Sisa, who was “discovered” during nationwide auditions for Isidingo in February 2010, says he is privileged that his role has lasted for this long as it was only meant to last until the end of the 2010 World Cup.
An economics graduate, Sisa’s friends dared him to enter the Isidingo talent search competition. Laughing, he was reluctant at first but eventually “bowed to pressure” and entered.
“From a very young age, I’ve always been a performer. I’ve never been afraid of the spotlight. I also don’t believe in luck; I believe that chance favours the prepared mind. An opportunity came, I took it and I was mentally prepared for it,” says the 31-year-old.
“Playing Skhumbuzo is a highlight in itself, but everyday I’m on set is a highlight as well. From the people I work with, in production and fellow actors, to the actual craft of performing.”
He adds that being in the entertainment space also helped him discover other things he is passionate about.
“I write and produce music and I have a recording company, AS Recordings, based in the Eastern Cape, where we focus on growing and nurturing local talent.”
Sisa also owns a production company – The Producers. “We are producing a show that is an unconventional reality magazine programme. You’ll probably see it next year sometime. I’m also the ambassador for John Drake Shoes and I’m involved in two community-based projects, Water For Life in Port Elizabeth and Students Rule Vision 2030.”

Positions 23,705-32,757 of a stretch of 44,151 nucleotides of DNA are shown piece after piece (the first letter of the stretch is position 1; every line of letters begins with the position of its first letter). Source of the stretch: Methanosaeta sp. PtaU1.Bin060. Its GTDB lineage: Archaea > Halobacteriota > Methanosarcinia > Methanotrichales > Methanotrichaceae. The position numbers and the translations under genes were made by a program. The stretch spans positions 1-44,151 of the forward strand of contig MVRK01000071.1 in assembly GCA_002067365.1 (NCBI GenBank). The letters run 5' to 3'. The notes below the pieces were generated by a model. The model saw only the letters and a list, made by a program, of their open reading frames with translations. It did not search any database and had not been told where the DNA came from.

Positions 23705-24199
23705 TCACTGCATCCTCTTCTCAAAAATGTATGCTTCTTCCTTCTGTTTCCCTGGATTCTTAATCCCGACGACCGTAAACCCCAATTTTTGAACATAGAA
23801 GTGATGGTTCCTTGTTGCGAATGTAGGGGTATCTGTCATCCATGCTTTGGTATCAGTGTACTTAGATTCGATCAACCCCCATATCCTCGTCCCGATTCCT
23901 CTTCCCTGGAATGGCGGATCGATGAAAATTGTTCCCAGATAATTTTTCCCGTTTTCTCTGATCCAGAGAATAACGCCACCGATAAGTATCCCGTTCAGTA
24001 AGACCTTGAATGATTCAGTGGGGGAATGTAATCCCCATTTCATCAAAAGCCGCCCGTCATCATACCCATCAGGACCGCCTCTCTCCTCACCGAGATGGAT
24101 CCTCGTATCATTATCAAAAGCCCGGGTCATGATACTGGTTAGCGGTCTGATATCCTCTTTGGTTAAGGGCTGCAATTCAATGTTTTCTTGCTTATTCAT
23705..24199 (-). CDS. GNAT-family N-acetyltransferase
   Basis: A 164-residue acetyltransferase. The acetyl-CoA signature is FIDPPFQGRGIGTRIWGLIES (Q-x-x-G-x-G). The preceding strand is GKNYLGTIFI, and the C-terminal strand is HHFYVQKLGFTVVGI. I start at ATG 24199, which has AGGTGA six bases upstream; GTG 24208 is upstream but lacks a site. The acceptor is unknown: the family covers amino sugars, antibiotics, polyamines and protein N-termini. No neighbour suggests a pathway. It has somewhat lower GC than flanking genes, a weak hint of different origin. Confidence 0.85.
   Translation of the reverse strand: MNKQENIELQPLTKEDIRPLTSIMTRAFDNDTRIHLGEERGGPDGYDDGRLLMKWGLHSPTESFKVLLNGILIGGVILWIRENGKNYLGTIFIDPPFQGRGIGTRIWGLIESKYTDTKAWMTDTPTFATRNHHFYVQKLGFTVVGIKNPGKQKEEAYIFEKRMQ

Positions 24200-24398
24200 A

With a finger in every pot, Sisa says he still makes time to hone his craft. “I spend a lot of time retraining myself on not just acting alone, but the entire process of producing an episode or series. It’s easy to become complacent and take your craft for granted.”
Behind the camera
Sisa says he would like to see himself as a director one day, and jokes that he can’t wait to start giving directions to underlings.
“I enjoy telling other actors what to do; there is nothing better than that, trust me!” he laughs. “But seriously, being artistically scrutinised on a daily basis by the director or producer took some getting used to. Especially because as an actor, you need to wear your heart on your sleeve in order to be true to the role you are playing.”
But the criticism helped him get to where he is today. “I learned that if you want to be a good actor, you need to listen and use the criticism to improve yourself,” he admits.
And as for finding balance? “I try my very best not to bring work home, but that is near impossible because I have to prepare for work at home everyday. My kids help me with my scripts from time to time. That explains why they go missing! The scripts, not my kids,” he said.